Every story has something to say and every story conveys a message to the reader, whether it’s something about the world in general, or about the human condition, and the kind of issues that relate to all of us. These are all relayed through the characters that inhabit the story.Any intended message can be overt, subtle or implied.
The moral of a story is not to be confused with the author’s personal thoughts and feelings, because as a rule, an author should never personally intrude a story. Instead, morals are the products of our observations and the issues that impact all of us, and how we can learn and grow from them.
Think of the snippets of wisdom given to you by your parents or grandparents – these are the basis of various morals adapted by society and used for generations. Our lives are dictated by morality, and fiction is no different.Even from the dawn of time, storytellers have included morals in their tales; they all want to give us a message of some sort, whether that message is about love or kindness, bravery, courage, loyalty or trust, behaving in the right way or learning from one’s mistakes etc.
Even the most basic stories have something to tell us, but, contrary to belief, constructing a story with a moral template isn’t as complicated as it sounds. Writers, on the whole, tend to make it complicated when there is no need to.So how it is done? How do you convey that important moral message?
To begin with, every writer needs to thoroughly understand the kind of story they’re writing because from that basis, the heart of the story and its central themes, and the character’s personal journey, form the moral(s) of the story.For example, if you have a story about betrayal or revenge, you may have a character that eventually comes to realise that, in the end, forgiveness is better than vengeance because although revenge might feel satisfactory in the short term, it doesn’t alter the situation in the long run. The moral of the story, therefore, is that forgiveness is better than vengeance.
Alex Haley’s ‘Roots’ has many strong moral threads, particularly the injustice of slavery for the main character, by having a different coloured skin, and his struggle to become a free man in a land of white people. The morals here are that skin colour makes no difference; no man is master above another because we are all born equal and it is wrong to prejudge someone.Think about other stories. To Kill a Mockingbird also explores racism and prejudice.
Hemingway’s novel For Whom the Bell Tolls is a moral story about the brutality of and pointlessness of war. It’s a simple message.Throughout history, writers and poets have used morality within their tales. There are countless morals to ponder in Aesop’s fables, while Homer’s Odyssey is littered with moralistic dilemmas for Odysseus to overcome and learn from.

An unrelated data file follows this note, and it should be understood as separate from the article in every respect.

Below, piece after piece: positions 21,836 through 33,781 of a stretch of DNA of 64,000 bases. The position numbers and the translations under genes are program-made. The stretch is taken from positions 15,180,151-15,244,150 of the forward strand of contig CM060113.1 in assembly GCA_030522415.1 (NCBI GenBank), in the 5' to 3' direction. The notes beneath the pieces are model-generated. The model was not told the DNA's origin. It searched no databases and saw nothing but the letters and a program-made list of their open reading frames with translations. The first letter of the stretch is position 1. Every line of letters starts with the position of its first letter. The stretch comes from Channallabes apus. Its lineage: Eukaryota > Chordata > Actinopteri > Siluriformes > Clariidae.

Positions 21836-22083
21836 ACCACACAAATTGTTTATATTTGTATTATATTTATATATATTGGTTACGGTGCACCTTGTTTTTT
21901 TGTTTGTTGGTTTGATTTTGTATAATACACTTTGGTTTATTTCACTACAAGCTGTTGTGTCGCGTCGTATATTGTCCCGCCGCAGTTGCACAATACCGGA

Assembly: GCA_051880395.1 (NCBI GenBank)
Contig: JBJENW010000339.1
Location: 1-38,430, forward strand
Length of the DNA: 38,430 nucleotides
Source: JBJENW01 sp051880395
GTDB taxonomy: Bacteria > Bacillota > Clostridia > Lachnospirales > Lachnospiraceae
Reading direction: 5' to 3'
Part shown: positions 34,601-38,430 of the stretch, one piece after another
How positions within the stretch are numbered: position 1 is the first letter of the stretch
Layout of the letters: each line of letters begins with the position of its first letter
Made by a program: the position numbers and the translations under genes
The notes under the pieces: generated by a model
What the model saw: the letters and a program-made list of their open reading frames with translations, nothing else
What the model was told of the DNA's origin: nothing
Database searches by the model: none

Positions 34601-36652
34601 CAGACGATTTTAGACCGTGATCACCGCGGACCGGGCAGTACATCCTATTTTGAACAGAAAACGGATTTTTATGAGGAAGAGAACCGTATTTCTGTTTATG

Probably the most famous examples of any moralistic stories can be found in the Bible and Koran. Many of the tales involve people who embark on a journey and learn something about themselves and the world around them so that they may become better people.Your main character’s story involves a personal journey. By the end of that journey they will have changed in some way, they will have learned about themselves, and so their behaviour will change too. All this is interwoven with the central themes of the story, be them love, hate, revenge, jealousy, murder etc, to form the moral thread.
As you write your story, you will see how such morals are formed by what happens to your characters and how they go about achieving their set goals. Sometimes we have firm ideas about the morals we want in our stories, while other times they naturally emerge as the story is written.The strength of voice as the writer also plays an important role in how effective the moral thread is with the reader. As already mentioned, such threads can be subtle, implied or even hidden within the story. These are far more preferable for a reader than having it shoved in their faces at every available opportunity. Don’t preach to your reader, but rather enlighten them. Readers like to figure out things for themselves – it’s one of the things that make reading a well written book so enjoyable.
Don’t get too caught up in trying to invent morals for the story because you think the story must have one. Often, the message emerges naturally as you write the story. And of course all that depends on the quality of the writing; the strength of the characters and the situations that evoke emotion and empathy, the kind of journey they undertake, the various themes running through the story, and of course the strength of the author’s voice. Your character must change by the end of the story/novel, and having shared the journey, the reader will too.
So, does there have to be a moral to every story? The answer is that every story has something to say.
Next week: Suspending disbelief for your reader